Remember the time when supermodels gracing magazine covers was a major part of pop culture? That’s still happening, of course, but there are so many models and magazines and other celebrities that it’s difficult to keep track of anything anymore. NBC wants to head back into that 1980s boom with a project called Icon, and they’re working with Cindy Crawford to turn it into a reality.

Should it make its way all the way down the TV catwalk, Icon will focus on the modeling wars between the Ford Modeling Agency (now Ford Models) and Elite Model Management, two companies that had no bad blood until Elite Model’s founder John Casablancas opened up a New York office in the late 1970s to complement the Parisian headquarters. That’s when things got hectic, and models like Esmé Marshall, Beverly Johnson, Christie Brinkley and many more flipped from one agency to its rival, sometimes leaving legal battles in their wake.

But before anyone starts dream-casting the major models of the era, let it be known that Icon would be a completely fictional take on that troublesome time, and no real companies or models’ names will be used in the show. Presumably in an effort not to step on any litigious toes in delivering the hyper-drama. That said, I’m betting that a few of the fictionalized stories would be close enough to reality to understand the intentions.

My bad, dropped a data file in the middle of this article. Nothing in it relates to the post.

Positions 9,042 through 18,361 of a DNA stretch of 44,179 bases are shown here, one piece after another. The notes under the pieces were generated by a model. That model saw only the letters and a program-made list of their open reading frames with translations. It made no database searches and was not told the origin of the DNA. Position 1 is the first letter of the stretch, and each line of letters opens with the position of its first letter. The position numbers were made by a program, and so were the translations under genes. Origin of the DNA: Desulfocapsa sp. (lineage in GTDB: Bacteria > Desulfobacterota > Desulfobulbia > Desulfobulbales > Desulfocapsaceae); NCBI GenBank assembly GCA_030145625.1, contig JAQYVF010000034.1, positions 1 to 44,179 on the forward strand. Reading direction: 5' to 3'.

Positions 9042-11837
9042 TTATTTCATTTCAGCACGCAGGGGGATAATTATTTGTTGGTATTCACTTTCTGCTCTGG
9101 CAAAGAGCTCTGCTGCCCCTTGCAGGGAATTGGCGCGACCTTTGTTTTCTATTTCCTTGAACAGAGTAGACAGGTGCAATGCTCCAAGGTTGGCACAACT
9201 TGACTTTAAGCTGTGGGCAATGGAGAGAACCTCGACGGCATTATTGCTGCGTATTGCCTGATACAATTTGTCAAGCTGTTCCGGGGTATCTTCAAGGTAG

According to Variety, Icon is in the preliminary stages of development, so there’s no telling where this thing might end up, but it’s already got the building blocks of a creative team. Crawford is working with the project’s screenwriter Robin Bissell, who was an executive producer on The Hunger Games, and executive producing will be actress Anne Heche and Revenge actor James Tupper, with Universal TV backing it.

Don’t expect to see Cindy Crawford taking on the part of Ford Models founder Eileen Ford or anything, though, as she’s only sticking to her role as a producer and won’t be seen in the show as a character. The model made her fictional big screen debut in 1995 with the flick Fair Game – no, not that one – but it was a widely panned performance, and she didn’t do the whole acting thing too often after that. That said, she played herself for an episode of Cougar Town that aired in March, so she didn’t leave that world behind completely.

At least when NBC isn’t busy canceling series, they’re trying to work on new stuff. And should Icon become a series and turn into a big hit, we can probably expect Lifetime to add Models Inc. or Living Dolls to their unauthorized stories about shows from the 1980s and 1990s.

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